Following our brief call into Port Lockroy we kept heading south and onwards through the ice to Rothera. Everyone was a bit worried about the state of the ice. The Captain was concerned it might be too thick and it would take a long time to get to Rothera. The FIDs were worried it might be too thin as they all wanted to be 'Antarctic heroes' and get stuck in the ice. Also a sweepstake was run to guess our eventual arrival time and date into Rothera so we were all secretly praying for our own estimated time so we could retire on our winnings! (You wish - Ed). However despite all the discussions the ice floes were mainly light and we could keep up good progress through the pack. A favourable easterly wind was blowing the pack out to sea, easing the pressure and allowing the JCR to push through. It was beautiful weather as we sailed along with the peninsula visible to our port side most of the way providing spectacular views. The calm provided by the pack ice gave some time for a bit of exercise whilst watching the icebergs float by (and top up the remains of the Montevideo tan - Ed). The bridge computer started to tell us that the 'sun will never set' and we began to enjoy 24 hour daylight with the sun just dipping down to the horizon before rising again. It is very easy to stay up far too late when it never goes dark outside!
Above: Left to right - sunrise (or sunset?!), the JCR and getting some exercise on deck. Click the images to enlarge them.
Rothera 1st call
Above: Left to right - a twin otter gives us a fly-by, the Dash-7 coming into land and the Captain says "Hi!" Click the images to enlarge them.
It was great to be welcomed in a such a way. Finding fast ice in the bay beside Rothera we returned the favour by giving an ice breaking demonstration to the watching base as we cracked our way up to the jetty and slowly cleared it of ice. Once we had nudged all the ice out of the way with the bow and had tied up it was Thursday morning. All the FIDs were again press-ganged into helping to unlash all the cargo on deck and lift it off the ship to the awaiting collection of Tonka toys that drive around the base. It reminded me of a scene from Mad Max! It was a beautiful day and we watched the Dash-7 nipping past the bow to land several times. Friday was another full day of cargo and No 2 hold was finally cleared during a blizzard.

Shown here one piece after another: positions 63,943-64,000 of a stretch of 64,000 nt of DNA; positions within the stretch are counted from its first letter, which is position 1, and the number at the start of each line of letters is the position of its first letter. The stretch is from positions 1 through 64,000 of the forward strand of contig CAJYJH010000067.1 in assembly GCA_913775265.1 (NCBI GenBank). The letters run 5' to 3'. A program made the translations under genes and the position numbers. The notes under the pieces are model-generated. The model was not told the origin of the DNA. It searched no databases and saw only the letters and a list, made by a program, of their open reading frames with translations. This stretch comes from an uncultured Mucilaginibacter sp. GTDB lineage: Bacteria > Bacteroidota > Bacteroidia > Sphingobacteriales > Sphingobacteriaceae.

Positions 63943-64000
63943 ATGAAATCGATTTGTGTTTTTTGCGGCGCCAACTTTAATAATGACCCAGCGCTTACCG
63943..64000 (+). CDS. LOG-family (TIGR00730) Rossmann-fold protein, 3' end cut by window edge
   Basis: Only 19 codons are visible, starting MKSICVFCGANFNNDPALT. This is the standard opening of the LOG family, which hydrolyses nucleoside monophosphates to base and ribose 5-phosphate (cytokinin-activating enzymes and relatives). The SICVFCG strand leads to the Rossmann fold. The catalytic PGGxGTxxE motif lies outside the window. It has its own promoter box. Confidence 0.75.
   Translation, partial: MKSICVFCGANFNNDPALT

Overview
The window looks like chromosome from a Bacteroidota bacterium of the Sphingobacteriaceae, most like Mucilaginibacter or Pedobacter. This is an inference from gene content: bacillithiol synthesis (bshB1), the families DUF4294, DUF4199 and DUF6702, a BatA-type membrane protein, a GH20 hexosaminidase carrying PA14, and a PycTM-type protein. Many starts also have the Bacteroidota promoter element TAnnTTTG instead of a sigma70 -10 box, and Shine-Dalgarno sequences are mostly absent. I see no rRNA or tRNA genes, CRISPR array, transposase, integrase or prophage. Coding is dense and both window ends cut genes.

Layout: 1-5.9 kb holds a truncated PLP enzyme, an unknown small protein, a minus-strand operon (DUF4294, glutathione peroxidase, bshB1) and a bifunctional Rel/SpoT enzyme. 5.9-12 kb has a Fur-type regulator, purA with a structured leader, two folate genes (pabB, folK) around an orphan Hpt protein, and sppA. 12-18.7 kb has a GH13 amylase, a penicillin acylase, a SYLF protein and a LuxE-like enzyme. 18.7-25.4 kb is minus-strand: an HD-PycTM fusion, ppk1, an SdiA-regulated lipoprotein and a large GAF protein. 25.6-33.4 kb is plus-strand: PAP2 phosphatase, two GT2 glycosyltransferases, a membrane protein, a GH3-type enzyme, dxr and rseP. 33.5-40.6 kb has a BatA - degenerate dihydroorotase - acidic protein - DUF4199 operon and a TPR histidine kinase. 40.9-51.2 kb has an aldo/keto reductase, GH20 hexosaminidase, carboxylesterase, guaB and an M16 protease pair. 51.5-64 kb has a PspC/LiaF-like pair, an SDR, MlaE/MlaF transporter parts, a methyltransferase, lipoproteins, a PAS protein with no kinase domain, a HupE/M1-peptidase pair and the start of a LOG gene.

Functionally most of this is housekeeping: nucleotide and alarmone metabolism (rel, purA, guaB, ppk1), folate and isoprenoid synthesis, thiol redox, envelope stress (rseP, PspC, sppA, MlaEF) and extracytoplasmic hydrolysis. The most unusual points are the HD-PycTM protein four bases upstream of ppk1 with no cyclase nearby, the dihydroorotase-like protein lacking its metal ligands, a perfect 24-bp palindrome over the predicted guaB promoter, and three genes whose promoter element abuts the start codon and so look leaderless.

Above: Left to right - cargo work, new bits for the Bonner Lab rebuild and an almost empty hold. Click the images to enlarge them.
We discharged 2000m³ (700 tons) of cargo and 450m³ (400 tons) of fuel and with only a small amount of cargo from No1 hold left the base laid on an evening of skiing for the crew. 8 of the crew were given a lift up to the ski slope about 4 km away from Rothera in a Snocat or dragged behind a skidoo for an evening of snow boarding, sledging and skiing. The prize for best skier must go to Kevin Holmes. Having never skied before, Kev would cheerfully launch himself from the top of the slope and somehow get down to the bottom, usually on one ski. The man knows no fear! It was great fun and nice to be off the ship for a few hours. Thanks to all GA's who gave us such a good night.
By Saturday morning we had finally discharged everything and said our goodbyes all the FIDs. Most are only staying for the summer season to help with the rebuilding of the Bonner lab but some are down here for 2½ years. Good luck to them all especially our resident chippy, Matt, who has been with us since we picked him up from Bird Island.
Rothera is certainly an amazing place and we were sad to leave. We will be back there again shortly with more cargo but we all need a rest after several very long and hectic days (and that's just the ships camera! - Ed). Phew.
Thankyou this week: to all the FIDs who gave great help with the cargo and the Rothera GAs for a evening of skiing.
Coming up next week: Stanley and more cargo.
PS....due to such a busy week the concluding part of the James Clark Ross mini biography will be published next week.
PPS....the term FIDs is an old term for BAS employees derived from the title 'Falkland Islands Dependency Survey', the old incarnation of BAS. It generally denotes any one onboard employed by BAS but not a member of the ships crew. Sorry for any confusion.